Carbon-less World

Hassan Aljama
January 9, 2015

Submitted as coursework for PH240, Stanford University, Fall 2014

Fig. 1: Fig. 1: Percent of Each Energy Source to the Total World Energy Mix. [1]

There has been great concern in recent years about the excessive use of fossil fuels. Environmentalists have been expressing deep concern about the role of CO2 emitted from these fossil fuels in damaging the climate. Historical record shows some degree of temperature rise over the past few decades compared to pre-industrial levels. Many scientists believe that this trajectory will continue, if not worsen. Environmentalists have been protesting the use of all fossil fuels and advocating cleaner alternative energies.

Having said that, the major challenge is that we currently live in a world heavily dominated by fossil fuels. It is safe to say that the life we live today will be dramatically different if we abandon fossil fuels. Fossil fuels constitute over 85% of the world's energy mix. There is a good reason why this is the case. It is simply that it is a far superior fuel. Fossil fuels have much higher energy density compared to others. For example, the tank in your gasoline car can hold far more energy than any battery in an electric car. Add to that that fossil fuels are far cheaper. Many people have the option today to buy solar panels, or electric vehicles. However, most people don't do so and the reason is simple: they are more expensive. Simply put, you pay less, and get a better performance. This is why fossil fuels dominate the energy market.

Many people who discuss the issue of carbon footprint overlook the simple fact that world (as currently is) is heavily reliant on fossil fuels. The main question here is: can we rely on other type of fuels to displace fossil fuels? and if so, when can this happen? In order to answer this question, we need to examine the role of alternative fuels.

Fig. 1 shows the contribution of each of the energy sources to the world's total energy mix. As mentioned earlier, fossil fuels constitute over 85%. Let's look at the other energy sources. Hydroelectricity, for example, constitutes less than 7% of the world energy mix. In 2014, the global output increased by 2.9% (it is slightly higher than the world energy growth of 2.3% in 2013). Hydroelectricity is limited by nature, so it seems unlikely that it can overtake a large share of fossil fuels in the near future.

Alternative options include nuclear energy and renewables, which combined constitute around 6% of the total energy mix. Renewables here mostly refers to solar and wind energy. As of today, it seems very challenging to rely on these fuels to take the place of fossil fuels. This requires a drastic growth in these fields, coupled with a drastic price reduction. In the past few years, there has been rapid development in these fields. Research is very active and looking very promising. Solar, for example, have seen its market share increasing dramatically over the past decade.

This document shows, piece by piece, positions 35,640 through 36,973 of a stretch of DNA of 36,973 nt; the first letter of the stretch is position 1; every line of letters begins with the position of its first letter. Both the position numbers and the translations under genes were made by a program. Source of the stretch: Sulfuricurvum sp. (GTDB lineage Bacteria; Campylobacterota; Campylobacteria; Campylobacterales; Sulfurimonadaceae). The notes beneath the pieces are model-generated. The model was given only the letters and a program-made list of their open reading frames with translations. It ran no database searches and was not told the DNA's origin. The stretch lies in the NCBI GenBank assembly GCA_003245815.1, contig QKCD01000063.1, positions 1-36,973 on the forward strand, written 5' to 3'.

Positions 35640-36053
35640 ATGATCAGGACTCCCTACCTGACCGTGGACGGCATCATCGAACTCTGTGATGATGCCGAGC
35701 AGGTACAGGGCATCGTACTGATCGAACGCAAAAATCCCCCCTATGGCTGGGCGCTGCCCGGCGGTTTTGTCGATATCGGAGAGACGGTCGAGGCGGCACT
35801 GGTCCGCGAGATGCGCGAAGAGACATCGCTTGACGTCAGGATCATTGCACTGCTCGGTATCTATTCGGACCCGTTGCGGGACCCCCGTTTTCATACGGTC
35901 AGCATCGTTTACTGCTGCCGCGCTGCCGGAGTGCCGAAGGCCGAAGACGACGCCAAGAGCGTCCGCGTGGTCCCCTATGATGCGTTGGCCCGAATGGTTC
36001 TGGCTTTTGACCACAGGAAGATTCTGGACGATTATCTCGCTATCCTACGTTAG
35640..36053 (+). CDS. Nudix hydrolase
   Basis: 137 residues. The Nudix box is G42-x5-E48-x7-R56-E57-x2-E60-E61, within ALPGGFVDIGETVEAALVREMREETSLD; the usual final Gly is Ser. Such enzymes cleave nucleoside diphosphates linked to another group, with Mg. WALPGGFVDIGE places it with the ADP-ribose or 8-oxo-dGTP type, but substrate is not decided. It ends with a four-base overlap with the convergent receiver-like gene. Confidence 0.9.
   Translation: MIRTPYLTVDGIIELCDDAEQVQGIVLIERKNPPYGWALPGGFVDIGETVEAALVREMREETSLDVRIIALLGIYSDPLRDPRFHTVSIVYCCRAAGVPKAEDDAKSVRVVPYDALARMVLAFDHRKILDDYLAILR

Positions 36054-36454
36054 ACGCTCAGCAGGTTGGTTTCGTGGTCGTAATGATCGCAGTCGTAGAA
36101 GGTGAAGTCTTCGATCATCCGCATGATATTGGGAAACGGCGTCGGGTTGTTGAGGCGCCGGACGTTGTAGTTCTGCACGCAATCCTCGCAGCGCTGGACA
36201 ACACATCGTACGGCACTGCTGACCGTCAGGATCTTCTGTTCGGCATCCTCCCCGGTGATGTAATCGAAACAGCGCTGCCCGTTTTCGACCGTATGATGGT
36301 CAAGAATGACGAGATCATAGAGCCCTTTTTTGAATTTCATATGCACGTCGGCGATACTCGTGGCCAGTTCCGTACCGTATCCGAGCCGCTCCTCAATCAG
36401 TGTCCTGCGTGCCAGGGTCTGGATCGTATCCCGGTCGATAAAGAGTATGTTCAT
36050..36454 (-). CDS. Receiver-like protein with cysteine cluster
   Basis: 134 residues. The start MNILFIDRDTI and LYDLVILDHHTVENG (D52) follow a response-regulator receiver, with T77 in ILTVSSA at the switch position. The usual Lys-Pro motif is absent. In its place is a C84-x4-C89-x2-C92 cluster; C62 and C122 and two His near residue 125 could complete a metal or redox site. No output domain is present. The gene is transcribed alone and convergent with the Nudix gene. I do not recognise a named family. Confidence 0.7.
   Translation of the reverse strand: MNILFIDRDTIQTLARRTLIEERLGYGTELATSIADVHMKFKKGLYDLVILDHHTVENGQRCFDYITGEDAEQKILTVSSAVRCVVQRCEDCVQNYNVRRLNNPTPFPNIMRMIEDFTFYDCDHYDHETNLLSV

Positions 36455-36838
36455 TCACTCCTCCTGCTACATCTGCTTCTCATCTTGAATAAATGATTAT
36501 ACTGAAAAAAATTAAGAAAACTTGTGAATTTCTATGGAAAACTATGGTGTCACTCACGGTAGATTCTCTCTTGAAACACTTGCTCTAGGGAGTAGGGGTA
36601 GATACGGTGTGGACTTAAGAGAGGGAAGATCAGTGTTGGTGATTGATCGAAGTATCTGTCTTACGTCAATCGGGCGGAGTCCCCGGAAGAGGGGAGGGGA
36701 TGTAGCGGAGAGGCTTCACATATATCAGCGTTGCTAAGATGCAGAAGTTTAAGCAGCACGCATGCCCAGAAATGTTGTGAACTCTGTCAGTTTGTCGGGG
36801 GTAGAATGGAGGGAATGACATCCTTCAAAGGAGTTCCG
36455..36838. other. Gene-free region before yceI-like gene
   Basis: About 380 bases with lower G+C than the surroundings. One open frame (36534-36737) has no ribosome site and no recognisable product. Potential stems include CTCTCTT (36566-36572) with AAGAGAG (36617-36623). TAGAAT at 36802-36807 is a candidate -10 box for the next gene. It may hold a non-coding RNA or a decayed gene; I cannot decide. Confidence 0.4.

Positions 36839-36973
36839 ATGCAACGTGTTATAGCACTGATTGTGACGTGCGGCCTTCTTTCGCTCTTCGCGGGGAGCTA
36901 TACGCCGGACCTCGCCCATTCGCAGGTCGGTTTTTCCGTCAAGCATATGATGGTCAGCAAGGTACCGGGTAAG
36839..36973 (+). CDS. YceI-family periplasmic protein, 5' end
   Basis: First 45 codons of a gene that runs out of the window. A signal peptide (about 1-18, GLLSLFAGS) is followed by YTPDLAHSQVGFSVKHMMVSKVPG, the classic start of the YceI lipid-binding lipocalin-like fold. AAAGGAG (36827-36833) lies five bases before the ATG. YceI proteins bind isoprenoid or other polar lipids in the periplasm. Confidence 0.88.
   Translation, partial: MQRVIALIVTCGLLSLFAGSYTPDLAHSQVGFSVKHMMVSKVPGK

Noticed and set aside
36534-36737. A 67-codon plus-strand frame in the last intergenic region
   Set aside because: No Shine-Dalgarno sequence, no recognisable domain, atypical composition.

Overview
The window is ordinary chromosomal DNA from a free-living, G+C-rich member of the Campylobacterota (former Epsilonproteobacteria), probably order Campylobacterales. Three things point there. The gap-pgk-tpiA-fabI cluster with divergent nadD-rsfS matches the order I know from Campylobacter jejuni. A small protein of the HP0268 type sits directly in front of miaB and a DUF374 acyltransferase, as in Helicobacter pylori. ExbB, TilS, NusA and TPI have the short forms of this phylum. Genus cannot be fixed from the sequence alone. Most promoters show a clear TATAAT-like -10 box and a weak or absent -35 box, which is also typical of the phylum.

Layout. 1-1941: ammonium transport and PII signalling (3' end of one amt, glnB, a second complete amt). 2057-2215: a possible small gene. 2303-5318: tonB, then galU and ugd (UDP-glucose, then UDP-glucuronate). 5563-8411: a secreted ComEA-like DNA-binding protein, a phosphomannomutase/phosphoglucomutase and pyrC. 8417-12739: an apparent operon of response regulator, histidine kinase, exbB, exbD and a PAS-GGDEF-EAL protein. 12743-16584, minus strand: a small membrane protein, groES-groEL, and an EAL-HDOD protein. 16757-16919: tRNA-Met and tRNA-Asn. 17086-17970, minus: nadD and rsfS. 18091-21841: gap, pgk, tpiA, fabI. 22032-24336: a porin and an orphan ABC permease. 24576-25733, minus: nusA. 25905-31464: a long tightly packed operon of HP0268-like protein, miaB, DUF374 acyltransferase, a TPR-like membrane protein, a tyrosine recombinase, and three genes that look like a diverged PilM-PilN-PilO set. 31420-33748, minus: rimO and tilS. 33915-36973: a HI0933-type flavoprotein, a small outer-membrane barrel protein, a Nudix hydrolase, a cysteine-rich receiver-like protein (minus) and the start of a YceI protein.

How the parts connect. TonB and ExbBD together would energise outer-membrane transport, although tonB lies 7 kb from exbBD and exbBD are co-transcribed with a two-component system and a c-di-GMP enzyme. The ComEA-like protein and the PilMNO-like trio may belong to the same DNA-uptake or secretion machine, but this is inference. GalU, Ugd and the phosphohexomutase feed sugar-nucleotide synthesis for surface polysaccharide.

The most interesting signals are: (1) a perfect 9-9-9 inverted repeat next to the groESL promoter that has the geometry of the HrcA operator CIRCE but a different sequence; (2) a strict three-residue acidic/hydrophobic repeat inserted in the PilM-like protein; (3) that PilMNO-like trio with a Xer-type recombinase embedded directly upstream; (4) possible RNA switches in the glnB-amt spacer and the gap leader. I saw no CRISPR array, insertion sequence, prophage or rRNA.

However, with all this being said, taking over the 85% share of fossil fuels is unlikely in the near future. Although a transition to a carbon-less fuels is needed, the pie chart teaches us that this will take time. Our energy use trajectory will only grow, as more poor countries want to move up the ladder (economic growth requires spending energy). These poorer courtiers cannot afford to pay more for their energy bills. Forcing an early transition will be costly. If the prices of alternatives aren't at the same levels as fossil fuels, this means that people will have to pay more. I would guess that most people won't be happy with having to pay more, but I might be wrong.

All of us want to live in an environmentally friendly planet. Most energy companies, even fossil fuels based ones such as Shell, envision a future with a carbon-less energy sources (although with a drastically different time scale). The current shares of the pie chart must be corrected. But it will not happen overnight. It will likely take much more time than many would like.

© Hassan Aljama. The author grants permission to copy, distribute and display this work in unaltered form, with attribution to the author, for noncommercial purposes only. All other rights, including commercial rights, are reserved to the author.


[1] BP Statistical Review of World Energy," British Petroleum, June 2014.